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03 Aug

July 2020 Maryland HR Legal Updates

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Summary of Laws with Upcoming Effective Dates

Hair Discrimination
Effective October 1, 2020, an amendment to the Maryland Fair Employment Practices Act provides that race discrimination includes discrimination based on traits associated with race, including hair texture, Afro hairstyles, and protective hairstyles such as braids, locs, and twists.

Salary History
Effective October 1, 2020, employers must provide job applicants with a wage range for their potential position upon request. In addition, employers may not take adverse action against applicants for not providing a wage history or rely on an applicant’s wage history in considering the applicant for employment or in determining the applicant’s wages.

However, after an initial offer of employment including a compensation offer has been made to an applicant, an employer may confirm and rely on voluntarily provided wage history to support a wage offer higher than initially offered, as long as the higher wage does not create an unlawful pay differential based on sex or gender identity.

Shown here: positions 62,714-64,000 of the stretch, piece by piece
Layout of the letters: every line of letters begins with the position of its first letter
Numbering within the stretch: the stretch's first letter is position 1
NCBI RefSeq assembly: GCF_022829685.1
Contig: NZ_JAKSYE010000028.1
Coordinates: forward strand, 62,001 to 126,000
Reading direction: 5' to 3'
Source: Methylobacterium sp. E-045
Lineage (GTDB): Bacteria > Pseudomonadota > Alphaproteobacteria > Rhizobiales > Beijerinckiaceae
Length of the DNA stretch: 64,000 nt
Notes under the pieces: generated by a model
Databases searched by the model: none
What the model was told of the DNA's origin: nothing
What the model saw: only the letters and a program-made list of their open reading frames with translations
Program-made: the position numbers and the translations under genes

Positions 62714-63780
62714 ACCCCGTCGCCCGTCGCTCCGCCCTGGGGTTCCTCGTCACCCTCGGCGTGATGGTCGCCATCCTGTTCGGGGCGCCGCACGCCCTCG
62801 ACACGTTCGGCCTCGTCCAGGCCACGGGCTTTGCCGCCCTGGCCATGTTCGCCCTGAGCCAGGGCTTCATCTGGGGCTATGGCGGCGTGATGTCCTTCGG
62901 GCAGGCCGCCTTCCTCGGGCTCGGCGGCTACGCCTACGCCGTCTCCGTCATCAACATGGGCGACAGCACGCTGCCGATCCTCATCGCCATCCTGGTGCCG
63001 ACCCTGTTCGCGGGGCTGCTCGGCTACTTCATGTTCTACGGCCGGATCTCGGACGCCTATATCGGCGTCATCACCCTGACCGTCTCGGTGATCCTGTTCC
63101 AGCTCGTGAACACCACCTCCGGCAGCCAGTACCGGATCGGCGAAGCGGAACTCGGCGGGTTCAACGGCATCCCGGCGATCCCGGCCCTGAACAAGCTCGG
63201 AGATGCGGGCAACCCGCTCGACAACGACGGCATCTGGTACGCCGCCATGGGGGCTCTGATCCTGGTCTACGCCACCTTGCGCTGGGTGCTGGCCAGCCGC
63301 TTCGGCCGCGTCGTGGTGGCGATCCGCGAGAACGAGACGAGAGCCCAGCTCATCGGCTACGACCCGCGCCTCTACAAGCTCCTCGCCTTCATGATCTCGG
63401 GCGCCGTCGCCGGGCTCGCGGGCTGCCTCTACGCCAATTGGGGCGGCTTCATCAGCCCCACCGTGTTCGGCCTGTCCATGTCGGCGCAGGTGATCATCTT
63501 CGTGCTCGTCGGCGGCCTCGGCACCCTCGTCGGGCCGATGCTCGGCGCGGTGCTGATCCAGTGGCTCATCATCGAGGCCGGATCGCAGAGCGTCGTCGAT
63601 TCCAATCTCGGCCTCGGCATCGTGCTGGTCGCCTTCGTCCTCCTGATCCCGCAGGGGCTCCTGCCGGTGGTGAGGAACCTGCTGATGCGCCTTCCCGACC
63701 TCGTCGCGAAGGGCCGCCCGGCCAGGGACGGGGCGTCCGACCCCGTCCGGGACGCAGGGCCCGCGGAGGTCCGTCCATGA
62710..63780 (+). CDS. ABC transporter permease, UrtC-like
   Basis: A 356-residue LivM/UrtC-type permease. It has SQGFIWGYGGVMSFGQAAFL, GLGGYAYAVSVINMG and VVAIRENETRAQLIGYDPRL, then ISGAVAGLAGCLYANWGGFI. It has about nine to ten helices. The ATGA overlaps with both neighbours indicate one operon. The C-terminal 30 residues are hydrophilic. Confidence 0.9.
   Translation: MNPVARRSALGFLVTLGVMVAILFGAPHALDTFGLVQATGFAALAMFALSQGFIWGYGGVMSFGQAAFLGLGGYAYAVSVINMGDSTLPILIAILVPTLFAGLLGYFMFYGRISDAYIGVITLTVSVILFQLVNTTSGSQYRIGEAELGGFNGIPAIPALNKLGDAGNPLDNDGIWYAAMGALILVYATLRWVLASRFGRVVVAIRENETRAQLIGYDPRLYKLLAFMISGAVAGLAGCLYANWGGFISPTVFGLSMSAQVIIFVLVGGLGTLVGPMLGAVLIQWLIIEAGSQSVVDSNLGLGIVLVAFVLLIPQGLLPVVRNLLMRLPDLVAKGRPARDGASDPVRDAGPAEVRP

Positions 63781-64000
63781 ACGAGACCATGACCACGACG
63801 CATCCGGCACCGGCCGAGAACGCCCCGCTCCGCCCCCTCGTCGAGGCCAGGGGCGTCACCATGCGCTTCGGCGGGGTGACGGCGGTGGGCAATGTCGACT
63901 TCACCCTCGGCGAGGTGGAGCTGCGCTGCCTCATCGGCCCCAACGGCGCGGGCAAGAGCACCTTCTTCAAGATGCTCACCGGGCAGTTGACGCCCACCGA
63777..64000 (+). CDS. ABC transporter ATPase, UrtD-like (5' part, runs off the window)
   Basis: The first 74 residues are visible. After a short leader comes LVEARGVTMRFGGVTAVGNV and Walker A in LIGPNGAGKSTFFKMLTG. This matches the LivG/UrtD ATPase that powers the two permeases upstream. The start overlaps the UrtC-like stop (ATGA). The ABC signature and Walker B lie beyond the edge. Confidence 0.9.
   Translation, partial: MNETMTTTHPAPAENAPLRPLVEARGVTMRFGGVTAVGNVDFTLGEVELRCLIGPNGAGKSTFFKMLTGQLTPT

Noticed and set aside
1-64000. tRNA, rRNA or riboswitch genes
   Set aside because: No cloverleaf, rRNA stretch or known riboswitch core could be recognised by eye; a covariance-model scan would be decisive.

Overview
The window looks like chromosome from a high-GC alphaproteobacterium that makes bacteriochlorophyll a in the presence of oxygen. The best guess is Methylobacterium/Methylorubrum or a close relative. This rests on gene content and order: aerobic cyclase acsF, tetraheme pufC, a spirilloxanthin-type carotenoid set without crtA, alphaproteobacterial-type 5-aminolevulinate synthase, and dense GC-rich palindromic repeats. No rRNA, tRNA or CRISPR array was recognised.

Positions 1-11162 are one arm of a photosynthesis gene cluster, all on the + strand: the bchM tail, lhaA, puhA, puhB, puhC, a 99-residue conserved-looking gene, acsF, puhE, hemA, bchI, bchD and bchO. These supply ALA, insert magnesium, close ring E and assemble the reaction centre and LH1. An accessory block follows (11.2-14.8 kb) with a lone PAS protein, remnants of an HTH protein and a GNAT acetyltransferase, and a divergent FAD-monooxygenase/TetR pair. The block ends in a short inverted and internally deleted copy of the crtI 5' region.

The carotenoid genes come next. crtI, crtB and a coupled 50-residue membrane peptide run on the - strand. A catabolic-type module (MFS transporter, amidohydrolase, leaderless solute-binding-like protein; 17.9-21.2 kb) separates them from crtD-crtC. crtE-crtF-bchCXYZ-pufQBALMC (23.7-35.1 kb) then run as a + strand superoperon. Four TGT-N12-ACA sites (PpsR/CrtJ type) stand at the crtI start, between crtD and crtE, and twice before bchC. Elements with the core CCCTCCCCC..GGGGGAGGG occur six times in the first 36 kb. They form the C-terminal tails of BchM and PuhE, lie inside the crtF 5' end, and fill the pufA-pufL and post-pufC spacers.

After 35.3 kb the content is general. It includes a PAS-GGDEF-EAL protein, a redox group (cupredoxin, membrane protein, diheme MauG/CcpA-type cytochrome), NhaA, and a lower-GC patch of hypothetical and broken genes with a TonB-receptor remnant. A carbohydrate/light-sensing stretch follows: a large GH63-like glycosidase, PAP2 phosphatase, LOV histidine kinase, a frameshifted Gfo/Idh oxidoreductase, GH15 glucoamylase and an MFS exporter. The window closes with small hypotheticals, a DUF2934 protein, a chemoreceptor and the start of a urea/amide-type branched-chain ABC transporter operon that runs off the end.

Salary Disclosure
Effective October 1, 2020, employers may not take adverse action against employees for inquiring about their own wages.

Work Adjustment and Retraining Notification
Effective October 1, 2020, employers with 50 or more employees are required to provide written notice at least 60 days prior to the relocation of a part of an employer’s operation from one workplace to another existing or proposed site or the shutting down of a workplace or a portion of the operations of a workplace that reduces the number of employees by at least 25% or 15 employees, whichever is greater, over any three-month period.

Employers must also provide continuation of benefits to affected employees.

Paid Sick Leave
Effective October 1, 2020, the definition of a family member for paid sick leave purposes has been expanded to include a legal ward of the employee and a legal guardian or ward of the employee’s spouse.

Facial Recognition
Effective October 1, 2020, an employer may not use a facial recognition service for the purpose of creating a facial template during a job applicant’s employment interview unless the applicant provides consent.